• synonyms


verb (used with object), pen·e·trat·ed, pen·e·trat·ing.
  1. to pierce or pass into or through: The bullet penetrated the wall. The fog lights penetrated the mist.
  2. to enter the interior of: to penetrate a forest.
  3. to enter and diffuse itself through; permeate.
  4. to arrive at the truth or meaning of; understand; comprehend: to penetrate a mystery.
  5. to obtain a share of (a market): to penetrate the Canadian coffee market.
  6. to affect or impress (the mind or feelings) deeply.
  7. to extend influence, usually peacefully, into the affairs of (another country).
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verb (used without object), pen·e·trat·ed, pen·e·trat·ing.
  1. to enter, reach, or pass through something, as by piercing: We penetrated to the interior of the Kasbah.
  2. to be diffused through something.
  3. to understand or read the meaning of something.
  4. to have a deep effect or impact on someone.
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Origin of penetrate

1520–30; < Latin penetrātus (past participle of penetrāre), equivalent to penet-, variant stem of penitus deep down + -r- (probably by analogy with intus inside: intrāre to enter) + -ātus + -ate1
Related formspen·e·tra·tor, nounpre·pen·e·trate, verb (used with object), pre·pen·e·trat·ed, pre·pen·e·trat·ing.un·pen·e·trat·ed, adjective

Synonyms for penetrate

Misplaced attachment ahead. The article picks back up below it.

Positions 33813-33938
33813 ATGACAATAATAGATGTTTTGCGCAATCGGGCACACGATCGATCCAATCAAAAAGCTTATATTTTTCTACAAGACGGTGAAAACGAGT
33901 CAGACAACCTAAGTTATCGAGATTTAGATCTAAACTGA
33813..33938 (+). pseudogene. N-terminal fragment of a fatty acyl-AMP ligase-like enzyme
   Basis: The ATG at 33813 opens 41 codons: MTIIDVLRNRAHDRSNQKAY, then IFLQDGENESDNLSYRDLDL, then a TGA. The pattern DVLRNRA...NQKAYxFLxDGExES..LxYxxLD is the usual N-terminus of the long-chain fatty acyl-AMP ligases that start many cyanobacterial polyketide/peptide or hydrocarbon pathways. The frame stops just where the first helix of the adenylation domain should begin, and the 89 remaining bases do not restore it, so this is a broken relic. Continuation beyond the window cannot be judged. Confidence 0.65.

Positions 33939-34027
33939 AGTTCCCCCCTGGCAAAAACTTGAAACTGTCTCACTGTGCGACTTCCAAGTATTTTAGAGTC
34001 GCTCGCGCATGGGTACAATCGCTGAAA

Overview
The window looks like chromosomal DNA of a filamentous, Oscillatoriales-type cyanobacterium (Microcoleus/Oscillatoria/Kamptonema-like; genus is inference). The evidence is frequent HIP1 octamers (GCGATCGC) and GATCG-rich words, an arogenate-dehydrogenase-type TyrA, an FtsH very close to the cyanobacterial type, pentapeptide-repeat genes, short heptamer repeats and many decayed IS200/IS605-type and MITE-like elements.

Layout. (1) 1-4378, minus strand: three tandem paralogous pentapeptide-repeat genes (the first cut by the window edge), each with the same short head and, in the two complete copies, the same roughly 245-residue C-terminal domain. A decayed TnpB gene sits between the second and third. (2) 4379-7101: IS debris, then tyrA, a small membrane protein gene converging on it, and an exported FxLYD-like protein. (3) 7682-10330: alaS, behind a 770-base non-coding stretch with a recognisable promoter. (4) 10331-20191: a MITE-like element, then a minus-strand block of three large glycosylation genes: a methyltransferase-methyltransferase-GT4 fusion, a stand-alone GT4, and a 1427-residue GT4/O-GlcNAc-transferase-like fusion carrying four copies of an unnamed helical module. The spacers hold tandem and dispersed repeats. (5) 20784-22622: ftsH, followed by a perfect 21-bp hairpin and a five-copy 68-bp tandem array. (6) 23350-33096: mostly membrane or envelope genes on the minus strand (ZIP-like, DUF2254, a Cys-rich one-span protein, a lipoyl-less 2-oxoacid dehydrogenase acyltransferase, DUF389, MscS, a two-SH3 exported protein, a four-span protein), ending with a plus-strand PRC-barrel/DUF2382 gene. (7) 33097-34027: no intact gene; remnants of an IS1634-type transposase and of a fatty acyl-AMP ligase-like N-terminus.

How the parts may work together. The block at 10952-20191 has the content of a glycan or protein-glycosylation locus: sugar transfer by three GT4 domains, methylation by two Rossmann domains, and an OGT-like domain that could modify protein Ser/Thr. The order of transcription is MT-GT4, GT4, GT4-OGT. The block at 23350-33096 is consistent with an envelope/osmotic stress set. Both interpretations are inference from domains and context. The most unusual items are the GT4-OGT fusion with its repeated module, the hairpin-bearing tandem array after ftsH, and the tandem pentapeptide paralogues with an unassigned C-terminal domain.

Synonym study

1. See pierce.
Dictionary.com Unabridged Based on the Random House Unabridged Dictionary, © Random House, Inc. 2018

British Dictionary definitions for penetrator


  1. to find or force a way into or through (something); pierce; enter
  2. to diffuse through (a substance); permeate
  3. (tr) to see throughtheir eyes could not penetrate the fog
  4. (tr) (of a man) to insert the penis into the vagina of (a woman)
  5. (tr) to grasp the meaning of (a principle, etc)
  6. (intr) to be understoodhis face lit up as the new idea penetrated
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Derived Formspenetrable, adjectivepenetrability, nounpenetrably, adverbpenetrative, adjectivepenetrator, noun

Word Origin for penetrate

C16: from Latin penetrāre; related to penitus inner, and penus the interior of a house
Collins English Dictionary - Complete & Unabridged 2012 Digital Edition © William Collins Sons & Co. Ltd. 1979, 1986 © HarperCollins Publishers 1998, 2000, 2003, 2005, 2006, 2007, 2009, 2012

Word Origin and History for penetrator



1520s, from Latin penetratus, past participle of penetrare "to put or get into, enter into," related to penitus "within, inmost," penus "innermost part of a temple, store of food," penates "household gods." Related: Penetrated; penetrating.

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Online Etymology Dictionary, © 2010 Douglas Harper